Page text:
Wow I think this is over kill! You must be joking?! What exactly
did they rip off? The secrets to the universe? Common folks! This
is just jewelry! get over it! 

And if someone was walking into your house and carrying off your
stuff, would you say the same? "It’s only electronics, clothes…"
This is theft!!

It might make sense to contact Lawyers for the Creative Arts
http://www.law-arts.org. This has got to be the kind of thing they
deal with.

Noel


#15
Actually no registration is necessary. Copyright exists from the
time the design is created. 

Yes, copyright does exist from time of original creation, but unless
it has been registered prior to protest, legal recourse is generally
not available. That’s the advantage of registration.

Wayne, been there


#16

A cheap way to “register” is to take photos when you make a piece and
put those photos in a mailing envelope.(sign across the flap on the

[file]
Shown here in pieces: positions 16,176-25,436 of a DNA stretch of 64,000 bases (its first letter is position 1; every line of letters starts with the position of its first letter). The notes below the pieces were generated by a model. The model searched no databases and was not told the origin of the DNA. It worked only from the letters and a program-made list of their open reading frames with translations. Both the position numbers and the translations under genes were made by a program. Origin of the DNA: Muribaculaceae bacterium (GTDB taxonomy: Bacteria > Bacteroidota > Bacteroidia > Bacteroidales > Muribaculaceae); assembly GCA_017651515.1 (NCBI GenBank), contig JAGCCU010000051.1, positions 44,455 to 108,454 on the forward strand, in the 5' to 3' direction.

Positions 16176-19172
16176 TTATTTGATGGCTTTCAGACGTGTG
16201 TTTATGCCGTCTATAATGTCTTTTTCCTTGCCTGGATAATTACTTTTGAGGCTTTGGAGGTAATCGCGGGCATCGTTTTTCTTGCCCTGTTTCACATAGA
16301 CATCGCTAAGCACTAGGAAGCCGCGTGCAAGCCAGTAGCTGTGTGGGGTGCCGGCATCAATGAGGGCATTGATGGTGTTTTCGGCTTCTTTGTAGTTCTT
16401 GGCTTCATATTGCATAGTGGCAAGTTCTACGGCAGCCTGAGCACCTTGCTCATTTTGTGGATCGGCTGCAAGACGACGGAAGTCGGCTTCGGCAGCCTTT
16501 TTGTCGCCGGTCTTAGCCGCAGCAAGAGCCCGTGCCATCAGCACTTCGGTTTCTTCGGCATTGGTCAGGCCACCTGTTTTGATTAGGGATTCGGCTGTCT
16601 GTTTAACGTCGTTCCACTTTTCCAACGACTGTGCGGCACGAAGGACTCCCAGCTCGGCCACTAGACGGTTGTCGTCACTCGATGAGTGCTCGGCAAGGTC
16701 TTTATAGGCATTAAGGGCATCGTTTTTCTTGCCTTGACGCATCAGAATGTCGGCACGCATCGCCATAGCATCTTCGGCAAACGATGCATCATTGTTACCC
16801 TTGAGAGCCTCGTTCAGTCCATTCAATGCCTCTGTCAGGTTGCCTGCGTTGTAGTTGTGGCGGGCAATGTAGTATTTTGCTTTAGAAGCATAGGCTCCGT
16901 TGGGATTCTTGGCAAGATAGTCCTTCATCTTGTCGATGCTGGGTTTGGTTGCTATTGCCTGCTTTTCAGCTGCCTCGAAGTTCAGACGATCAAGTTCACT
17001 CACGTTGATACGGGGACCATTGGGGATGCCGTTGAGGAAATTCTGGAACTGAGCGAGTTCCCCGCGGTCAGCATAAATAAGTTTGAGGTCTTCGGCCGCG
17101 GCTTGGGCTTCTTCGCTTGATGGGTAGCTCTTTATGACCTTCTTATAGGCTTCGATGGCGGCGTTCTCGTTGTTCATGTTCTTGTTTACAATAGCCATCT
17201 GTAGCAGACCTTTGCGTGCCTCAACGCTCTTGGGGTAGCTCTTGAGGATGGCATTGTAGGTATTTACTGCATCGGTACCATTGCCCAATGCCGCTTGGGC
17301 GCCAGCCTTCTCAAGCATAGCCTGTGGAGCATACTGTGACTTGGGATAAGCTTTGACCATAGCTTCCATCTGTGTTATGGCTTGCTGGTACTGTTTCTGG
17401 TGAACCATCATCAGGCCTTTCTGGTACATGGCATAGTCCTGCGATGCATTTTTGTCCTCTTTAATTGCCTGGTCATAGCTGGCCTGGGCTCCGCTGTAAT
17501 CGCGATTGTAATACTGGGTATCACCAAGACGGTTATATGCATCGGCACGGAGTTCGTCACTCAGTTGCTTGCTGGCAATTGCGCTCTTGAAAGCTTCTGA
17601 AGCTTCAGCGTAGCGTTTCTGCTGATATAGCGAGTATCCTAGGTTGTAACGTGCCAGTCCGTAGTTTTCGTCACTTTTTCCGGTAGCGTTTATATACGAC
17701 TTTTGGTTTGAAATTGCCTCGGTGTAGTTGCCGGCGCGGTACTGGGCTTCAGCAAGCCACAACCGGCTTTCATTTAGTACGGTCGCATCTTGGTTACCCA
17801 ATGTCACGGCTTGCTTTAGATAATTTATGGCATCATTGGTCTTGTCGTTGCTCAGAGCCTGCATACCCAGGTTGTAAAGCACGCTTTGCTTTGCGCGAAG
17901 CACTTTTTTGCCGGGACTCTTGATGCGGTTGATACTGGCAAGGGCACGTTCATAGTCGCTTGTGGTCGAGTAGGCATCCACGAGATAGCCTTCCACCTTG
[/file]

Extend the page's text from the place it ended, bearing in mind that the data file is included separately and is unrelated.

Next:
back) Then mail that envelope to yourself. Don’t open the envelope
when you recieve it. Now you have a postmarked envelop with pictures
of your piece. If you have to go to court you have plausible evidence
that you created the design on a certain date. At court you would
present the envelope and let them open it there.

Jim


#17

That is correct that you can establish proof of copyright by
publication date through marketing materials such as post cards or
web site launch pictures etc. anything that can be traced to a date.
However; the other side will invariably make claims that it is public
domain and therefore not “copyrightable”,and by having the registered
copyright it gives you far more legal leverage,and an undesputable
position. Although if you have samples “in hand” that were made by